0

32-bit meet DIP! (ARM Cortex M0 in DIP packages)

This made the rounds a month or so back, but NXP was kind enough to send me a handful of LPC1114 samples in the new DIP package to play with.  I’m already a pretty big fan of the QFP and QFN versions of this chip (LPC1114-based 802.15.4 Wireless Transceiver, etc.), and it also exists in a ridiculously small 2x2mm package, but DIP still holds a special place in my heart.  The new package is clearly targeting the Chinese market where a lot of low cost goods are still assembled by hand using PTH parts, but it’s a nice little bonus for the hobbiest community as well.  

While the smaller pin count necessitates a reduction in peripherals compared to the QFP48 chips, it still has the same internals as any other member of the LPC1114 family, and covers pretty much every peripheral or serial bus you’d expect to find in something aiming to be an 8-bit killer (coincidentally, DIP packaging may be the last nail in the coffin of 8-bit from a commercial point of view, now that you have such capable 32-bit offerings available for under $1, that beat 8-bit in almost every category from price, power, performance, etc.?)*:

  • 50 MHz
  • 32KB Flash
  • 8KB SRAM
  • SPI
  • I2C
  • USART
  • 10-bit ADC
  • 1×16-bit timer
  • 2×32-bit timers

I’l update the LPC1114 Code Base to support this new package, and try to put together a simple parts list to do a breadboard circuit with this chip (how many other 32-bit ARM MCUs can you do that with, I ask?), but you can definately expect to see a bit more of this chip in the coming weeks as I try to find some hands-on time to play with it.  For the moment, I just wanted to post a quick photo to show that they’re indeed real, on my desk, and begging for a free afternoon to get them up and running, doing something fun.

In a related note, ARM announced the new Cortex M0+ today.  While actual silicon won’t be available from NXP until later this year, it’s a nice improvement on an already great little core.  The biggest advantage to me is single-cycle IO — the current M0 takes two cycles because of the Von Neumann architecture with a single channel for data and instructions, versus the three-channel Cortex M3 — though there are a number of other nice little updates.

* Obligatory warning: The opinions expressed in this caustic and inflammatory remark are purely those of the author, and not those of Adafruit Industries 🙂


Make a robot friend with Adafruit’s CRICKIT – A Creative Robotics & Interactive Construction Kit. It’s an add-on to our popular Circuit Playground Express, FEATHER and other platforms to make and program robots with CircuitPython, MakeCode, and Arduino. Start controlling motors, servos, solenoids. You also get signal pins, capacitive touch sensors, a NeoPixel driver and amplified speaker output. It complements & extends your boards so you can still use all the goodies on the microcontroller, now you have a robotics playground as well.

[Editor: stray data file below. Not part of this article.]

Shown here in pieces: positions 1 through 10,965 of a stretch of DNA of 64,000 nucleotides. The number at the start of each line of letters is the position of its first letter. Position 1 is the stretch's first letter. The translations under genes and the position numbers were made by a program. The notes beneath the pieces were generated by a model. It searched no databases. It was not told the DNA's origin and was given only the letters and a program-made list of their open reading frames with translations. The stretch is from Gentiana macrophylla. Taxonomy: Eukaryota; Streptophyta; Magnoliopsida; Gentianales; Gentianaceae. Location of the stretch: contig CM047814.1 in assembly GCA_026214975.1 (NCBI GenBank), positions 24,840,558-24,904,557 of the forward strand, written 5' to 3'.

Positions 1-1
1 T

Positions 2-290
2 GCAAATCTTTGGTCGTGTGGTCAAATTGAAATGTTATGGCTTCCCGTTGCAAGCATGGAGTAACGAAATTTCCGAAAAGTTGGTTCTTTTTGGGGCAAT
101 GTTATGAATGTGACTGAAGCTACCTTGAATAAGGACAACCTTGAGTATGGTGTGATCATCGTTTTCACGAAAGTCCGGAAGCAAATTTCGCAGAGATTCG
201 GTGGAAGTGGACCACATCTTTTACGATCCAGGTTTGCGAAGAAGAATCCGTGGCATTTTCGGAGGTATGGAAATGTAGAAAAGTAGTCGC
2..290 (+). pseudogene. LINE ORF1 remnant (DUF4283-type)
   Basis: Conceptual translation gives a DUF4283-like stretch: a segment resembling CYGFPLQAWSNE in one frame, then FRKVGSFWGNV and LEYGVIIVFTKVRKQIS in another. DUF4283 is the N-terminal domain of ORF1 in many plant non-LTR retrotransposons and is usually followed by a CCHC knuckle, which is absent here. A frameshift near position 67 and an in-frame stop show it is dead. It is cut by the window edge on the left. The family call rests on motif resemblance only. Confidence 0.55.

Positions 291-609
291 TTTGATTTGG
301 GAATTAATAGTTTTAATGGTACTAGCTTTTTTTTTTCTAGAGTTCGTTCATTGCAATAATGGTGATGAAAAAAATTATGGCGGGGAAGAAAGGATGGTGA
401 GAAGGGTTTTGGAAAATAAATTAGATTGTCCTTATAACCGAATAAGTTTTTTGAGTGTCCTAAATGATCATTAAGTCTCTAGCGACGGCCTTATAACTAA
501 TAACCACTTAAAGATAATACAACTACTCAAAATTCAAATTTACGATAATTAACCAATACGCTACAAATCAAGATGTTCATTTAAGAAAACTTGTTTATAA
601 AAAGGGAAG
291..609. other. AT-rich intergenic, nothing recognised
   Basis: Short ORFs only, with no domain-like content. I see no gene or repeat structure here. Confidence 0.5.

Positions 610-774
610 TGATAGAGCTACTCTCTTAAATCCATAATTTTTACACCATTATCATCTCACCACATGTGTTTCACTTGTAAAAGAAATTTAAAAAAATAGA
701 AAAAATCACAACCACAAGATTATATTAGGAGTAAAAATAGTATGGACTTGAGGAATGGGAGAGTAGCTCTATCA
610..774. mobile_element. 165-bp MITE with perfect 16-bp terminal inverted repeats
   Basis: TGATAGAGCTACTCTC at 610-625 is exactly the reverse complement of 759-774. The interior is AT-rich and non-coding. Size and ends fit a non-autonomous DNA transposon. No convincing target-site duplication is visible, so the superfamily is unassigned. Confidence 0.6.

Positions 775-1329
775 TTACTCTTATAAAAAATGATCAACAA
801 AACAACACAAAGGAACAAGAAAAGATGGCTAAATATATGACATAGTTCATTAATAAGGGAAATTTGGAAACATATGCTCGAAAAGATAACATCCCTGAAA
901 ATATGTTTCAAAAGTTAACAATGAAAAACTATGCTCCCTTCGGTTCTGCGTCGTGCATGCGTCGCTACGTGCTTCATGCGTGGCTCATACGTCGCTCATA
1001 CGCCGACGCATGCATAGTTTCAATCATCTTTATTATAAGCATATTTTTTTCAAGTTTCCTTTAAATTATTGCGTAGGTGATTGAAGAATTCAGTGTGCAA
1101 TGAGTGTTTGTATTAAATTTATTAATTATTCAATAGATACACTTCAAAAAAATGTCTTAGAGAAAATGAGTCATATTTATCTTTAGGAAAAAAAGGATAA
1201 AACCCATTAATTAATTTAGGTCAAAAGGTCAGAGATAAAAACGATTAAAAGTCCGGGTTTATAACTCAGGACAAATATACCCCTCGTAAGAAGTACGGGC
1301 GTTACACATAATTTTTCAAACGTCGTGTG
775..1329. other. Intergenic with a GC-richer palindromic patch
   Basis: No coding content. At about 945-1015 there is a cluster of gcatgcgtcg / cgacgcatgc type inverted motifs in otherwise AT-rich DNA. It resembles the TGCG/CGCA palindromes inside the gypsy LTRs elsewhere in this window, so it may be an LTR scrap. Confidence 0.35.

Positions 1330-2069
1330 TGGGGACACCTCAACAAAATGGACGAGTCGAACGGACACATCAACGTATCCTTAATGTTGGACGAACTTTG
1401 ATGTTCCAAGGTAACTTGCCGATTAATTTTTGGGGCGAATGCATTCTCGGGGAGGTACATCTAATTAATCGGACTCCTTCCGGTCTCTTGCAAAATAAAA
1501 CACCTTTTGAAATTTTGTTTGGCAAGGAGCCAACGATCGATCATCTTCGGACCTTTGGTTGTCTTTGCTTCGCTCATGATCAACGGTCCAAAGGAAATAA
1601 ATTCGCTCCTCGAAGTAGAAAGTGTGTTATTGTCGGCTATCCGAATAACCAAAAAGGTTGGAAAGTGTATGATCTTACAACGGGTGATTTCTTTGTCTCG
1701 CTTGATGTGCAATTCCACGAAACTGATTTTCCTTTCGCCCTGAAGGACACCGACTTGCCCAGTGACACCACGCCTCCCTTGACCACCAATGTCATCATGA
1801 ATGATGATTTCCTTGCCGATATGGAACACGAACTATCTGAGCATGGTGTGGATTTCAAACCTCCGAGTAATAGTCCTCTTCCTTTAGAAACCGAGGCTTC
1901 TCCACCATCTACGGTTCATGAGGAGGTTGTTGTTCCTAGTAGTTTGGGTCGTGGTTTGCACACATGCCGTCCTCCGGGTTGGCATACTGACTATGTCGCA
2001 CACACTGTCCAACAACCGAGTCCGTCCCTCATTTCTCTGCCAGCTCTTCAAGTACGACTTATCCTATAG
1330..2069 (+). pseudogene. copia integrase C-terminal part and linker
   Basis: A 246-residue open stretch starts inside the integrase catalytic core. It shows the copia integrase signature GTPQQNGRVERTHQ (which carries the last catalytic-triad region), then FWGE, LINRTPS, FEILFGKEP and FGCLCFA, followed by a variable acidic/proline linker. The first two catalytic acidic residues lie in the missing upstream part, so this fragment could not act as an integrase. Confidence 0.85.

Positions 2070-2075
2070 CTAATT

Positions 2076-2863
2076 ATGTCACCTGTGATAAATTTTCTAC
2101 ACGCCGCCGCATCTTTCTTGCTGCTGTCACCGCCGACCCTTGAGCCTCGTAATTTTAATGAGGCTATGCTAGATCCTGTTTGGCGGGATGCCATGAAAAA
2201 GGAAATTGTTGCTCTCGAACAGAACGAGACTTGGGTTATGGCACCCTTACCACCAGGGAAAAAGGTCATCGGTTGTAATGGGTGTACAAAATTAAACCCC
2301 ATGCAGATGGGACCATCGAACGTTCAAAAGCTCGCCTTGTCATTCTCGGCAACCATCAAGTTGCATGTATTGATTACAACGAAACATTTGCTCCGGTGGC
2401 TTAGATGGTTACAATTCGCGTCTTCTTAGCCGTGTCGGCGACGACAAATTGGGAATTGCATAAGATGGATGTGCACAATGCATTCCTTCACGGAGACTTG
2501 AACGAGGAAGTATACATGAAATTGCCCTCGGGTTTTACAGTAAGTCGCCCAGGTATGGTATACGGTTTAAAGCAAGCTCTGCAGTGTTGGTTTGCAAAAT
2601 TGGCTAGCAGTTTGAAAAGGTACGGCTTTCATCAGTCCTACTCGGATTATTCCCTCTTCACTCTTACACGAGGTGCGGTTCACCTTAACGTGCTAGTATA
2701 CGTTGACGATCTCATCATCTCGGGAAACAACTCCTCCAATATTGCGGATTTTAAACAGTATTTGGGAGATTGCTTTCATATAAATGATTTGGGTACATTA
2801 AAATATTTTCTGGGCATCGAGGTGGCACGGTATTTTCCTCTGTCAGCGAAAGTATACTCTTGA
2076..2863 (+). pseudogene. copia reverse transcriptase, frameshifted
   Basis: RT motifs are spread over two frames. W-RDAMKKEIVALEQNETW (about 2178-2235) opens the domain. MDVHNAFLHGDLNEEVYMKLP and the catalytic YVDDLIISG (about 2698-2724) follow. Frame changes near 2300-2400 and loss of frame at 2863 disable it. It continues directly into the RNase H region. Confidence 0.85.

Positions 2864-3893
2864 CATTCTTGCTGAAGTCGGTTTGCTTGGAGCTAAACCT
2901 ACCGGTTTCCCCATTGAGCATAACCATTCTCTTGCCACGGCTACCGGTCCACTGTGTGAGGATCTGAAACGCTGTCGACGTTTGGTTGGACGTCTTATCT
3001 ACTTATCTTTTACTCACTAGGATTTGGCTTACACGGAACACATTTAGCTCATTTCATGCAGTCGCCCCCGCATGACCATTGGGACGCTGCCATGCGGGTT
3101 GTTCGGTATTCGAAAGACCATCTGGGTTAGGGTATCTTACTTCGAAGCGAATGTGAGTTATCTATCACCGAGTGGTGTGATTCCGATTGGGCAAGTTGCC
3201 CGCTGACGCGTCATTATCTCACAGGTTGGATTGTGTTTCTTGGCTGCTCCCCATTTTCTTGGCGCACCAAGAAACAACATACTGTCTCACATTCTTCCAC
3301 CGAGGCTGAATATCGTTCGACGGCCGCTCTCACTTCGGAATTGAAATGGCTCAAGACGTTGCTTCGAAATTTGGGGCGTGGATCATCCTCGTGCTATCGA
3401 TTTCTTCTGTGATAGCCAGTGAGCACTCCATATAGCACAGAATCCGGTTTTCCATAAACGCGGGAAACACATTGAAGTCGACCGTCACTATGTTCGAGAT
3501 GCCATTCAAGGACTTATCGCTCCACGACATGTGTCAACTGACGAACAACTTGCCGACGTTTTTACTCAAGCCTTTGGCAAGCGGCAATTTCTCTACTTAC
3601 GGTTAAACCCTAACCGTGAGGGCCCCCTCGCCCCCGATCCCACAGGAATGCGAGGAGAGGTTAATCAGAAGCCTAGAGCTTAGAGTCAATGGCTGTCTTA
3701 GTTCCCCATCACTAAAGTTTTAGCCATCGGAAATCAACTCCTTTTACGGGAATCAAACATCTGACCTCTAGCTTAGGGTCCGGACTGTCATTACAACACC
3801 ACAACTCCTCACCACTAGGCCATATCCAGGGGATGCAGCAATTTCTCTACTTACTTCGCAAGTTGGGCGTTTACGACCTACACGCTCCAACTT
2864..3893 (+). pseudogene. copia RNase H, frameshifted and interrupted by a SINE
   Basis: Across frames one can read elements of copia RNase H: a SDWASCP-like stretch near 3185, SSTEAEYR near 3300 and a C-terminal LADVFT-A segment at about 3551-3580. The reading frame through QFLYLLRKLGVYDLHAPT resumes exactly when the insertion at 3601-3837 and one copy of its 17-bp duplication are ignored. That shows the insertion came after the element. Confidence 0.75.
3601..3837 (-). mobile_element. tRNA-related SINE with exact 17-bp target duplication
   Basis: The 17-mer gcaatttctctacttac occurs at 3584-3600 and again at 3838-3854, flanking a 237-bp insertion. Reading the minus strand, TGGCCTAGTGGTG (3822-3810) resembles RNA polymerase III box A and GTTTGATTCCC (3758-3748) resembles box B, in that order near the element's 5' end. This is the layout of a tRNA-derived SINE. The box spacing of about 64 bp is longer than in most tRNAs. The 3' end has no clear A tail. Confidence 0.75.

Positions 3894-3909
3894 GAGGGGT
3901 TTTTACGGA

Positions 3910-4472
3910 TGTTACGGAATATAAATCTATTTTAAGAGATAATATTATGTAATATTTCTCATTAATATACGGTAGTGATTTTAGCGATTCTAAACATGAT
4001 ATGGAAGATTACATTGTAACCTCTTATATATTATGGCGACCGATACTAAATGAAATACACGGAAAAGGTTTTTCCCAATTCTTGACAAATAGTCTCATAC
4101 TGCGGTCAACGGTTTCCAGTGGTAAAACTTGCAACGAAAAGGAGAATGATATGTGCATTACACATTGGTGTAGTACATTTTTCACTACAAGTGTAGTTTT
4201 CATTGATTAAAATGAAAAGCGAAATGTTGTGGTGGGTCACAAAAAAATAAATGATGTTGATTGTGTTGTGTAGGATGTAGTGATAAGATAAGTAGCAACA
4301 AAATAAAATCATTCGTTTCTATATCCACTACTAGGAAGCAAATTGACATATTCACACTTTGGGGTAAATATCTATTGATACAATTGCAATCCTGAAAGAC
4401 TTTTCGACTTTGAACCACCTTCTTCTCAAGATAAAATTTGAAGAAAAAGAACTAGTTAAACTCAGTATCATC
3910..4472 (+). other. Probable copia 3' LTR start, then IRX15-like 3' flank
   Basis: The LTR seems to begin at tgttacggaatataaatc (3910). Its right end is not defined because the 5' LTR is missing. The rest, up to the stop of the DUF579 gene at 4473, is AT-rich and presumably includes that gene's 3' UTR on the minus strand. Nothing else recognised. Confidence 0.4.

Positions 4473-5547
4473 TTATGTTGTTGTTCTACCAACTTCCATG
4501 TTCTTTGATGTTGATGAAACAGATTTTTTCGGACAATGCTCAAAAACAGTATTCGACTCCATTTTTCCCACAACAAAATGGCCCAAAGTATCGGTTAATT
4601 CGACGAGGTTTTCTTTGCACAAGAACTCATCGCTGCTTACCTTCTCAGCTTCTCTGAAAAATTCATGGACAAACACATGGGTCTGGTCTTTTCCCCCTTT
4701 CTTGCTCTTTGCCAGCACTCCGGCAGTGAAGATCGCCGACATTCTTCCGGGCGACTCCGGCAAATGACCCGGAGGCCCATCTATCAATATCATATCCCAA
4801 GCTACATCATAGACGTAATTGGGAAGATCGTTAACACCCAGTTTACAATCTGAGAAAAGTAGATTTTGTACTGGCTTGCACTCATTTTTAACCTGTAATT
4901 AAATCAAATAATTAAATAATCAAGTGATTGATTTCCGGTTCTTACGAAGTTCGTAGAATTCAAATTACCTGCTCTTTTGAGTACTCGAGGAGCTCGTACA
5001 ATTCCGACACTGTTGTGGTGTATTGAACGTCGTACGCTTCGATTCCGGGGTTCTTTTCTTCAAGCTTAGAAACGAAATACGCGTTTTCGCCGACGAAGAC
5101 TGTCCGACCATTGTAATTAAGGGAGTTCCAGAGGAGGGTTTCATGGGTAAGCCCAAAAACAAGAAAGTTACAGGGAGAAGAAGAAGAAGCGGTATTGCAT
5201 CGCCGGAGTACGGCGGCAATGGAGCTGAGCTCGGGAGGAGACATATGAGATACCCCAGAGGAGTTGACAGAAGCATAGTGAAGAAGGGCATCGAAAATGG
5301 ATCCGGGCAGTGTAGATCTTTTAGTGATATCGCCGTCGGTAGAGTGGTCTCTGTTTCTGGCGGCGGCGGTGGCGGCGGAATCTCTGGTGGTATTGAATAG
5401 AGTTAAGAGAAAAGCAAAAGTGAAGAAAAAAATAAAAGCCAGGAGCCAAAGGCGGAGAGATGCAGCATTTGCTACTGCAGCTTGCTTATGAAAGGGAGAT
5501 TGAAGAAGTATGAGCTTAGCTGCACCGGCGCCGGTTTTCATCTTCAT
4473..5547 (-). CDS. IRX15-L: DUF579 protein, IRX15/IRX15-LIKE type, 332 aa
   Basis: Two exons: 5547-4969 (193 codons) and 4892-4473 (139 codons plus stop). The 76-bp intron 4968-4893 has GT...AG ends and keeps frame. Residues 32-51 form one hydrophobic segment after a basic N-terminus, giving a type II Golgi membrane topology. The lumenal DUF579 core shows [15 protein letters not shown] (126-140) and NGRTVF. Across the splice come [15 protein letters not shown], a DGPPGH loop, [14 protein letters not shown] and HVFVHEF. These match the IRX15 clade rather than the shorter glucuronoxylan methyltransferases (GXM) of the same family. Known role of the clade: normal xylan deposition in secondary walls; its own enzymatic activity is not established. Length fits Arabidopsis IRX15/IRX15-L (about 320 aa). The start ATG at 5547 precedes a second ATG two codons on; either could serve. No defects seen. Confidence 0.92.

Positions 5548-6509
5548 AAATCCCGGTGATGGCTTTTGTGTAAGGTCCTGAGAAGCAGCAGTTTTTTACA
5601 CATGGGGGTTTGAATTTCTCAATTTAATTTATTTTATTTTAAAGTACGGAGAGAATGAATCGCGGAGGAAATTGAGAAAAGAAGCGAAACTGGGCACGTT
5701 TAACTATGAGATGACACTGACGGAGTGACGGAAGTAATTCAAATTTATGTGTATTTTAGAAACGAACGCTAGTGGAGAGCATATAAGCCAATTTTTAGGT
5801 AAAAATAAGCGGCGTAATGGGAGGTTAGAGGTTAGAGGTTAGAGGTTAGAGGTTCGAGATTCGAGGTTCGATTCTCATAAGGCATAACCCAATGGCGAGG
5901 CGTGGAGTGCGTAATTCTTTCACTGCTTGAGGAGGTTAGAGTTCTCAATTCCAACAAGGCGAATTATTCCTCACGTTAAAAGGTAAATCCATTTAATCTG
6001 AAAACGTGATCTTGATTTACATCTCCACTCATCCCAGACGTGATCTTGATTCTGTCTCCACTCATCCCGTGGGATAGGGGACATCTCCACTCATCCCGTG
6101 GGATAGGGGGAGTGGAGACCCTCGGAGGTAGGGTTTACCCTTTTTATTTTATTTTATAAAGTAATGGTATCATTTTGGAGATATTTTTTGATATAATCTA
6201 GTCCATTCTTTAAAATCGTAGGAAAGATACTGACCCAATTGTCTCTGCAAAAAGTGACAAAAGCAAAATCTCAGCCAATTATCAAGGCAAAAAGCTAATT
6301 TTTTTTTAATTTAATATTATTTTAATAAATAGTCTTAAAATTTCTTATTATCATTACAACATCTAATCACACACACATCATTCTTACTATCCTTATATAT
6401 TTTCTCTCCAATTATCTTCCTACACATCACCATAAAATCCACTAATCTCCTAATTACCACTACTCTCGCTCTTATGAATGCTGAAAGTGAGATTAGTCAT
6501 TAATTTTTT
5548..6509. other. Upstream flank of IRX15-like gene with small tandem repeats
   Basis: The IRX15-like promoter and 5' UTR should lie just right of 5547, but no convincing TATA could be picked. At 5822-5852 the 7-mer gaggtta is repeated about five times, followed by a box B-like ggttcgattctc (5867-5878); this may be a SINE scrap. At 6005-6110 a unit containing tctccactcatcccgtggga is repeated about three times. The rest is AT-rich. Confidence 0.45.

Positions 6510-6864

Join 7,500+ makers on Adafruit’s Discord channels and be part of the community! http://adafru.it/discord

CircuitPython in 2018 – Python on Microcontrollers is here!

Have an amazing project to share? Join the SHOW-AND-TELL every Wednesday night at 7:30pm ET on Google+ Hangouts.

Join us every Wednesday night at 8pm ET for Ask an Engineer!

Follow Adafruit on Instagram for top secret new products, behinds the scenes and more https://www.instagram.com/adafruit/


Maker Business — Despite multiple bankruptcies, RadioShack continues to find ways to keep the lights on

Wearables — Molding with glue

Electronics — A few words on inductor resistance

Biohacking — Running Blades

Python for Microcontrollers — Help bring CircuitPython to other languages!

Get the only spam-free daily newsletter about wearables, running a "maker business", electronic tips and more! Subscribe at AdafruitDaily.com !



4 Comments

  1. I’d love to put my hands on some of them too! Unfortunately it’ll take some time until I’ll be able to get some and even more time until I find some time to play with them.

  2. I’m incredibly jealous! I’ve been working on a hobbyist dev board for this chip, and it’s rough without any samples!

  3. I bought two STM32 boards and I’m learning C++. I would like to see some tutorials, projects or boards from Adafruit because this is near to what I’m interested in.

  4. ktown, you *do* know that as an employee, you’re about the only one that gets samples from NXP, right…?!? The rest of us have to wait to get gouged by Digi-Key at their qty=1 pricing. 1/2 🙂

    Them chips got some sexy legs though — … can… not… resist…

Sorry, the comment form is closed at this time.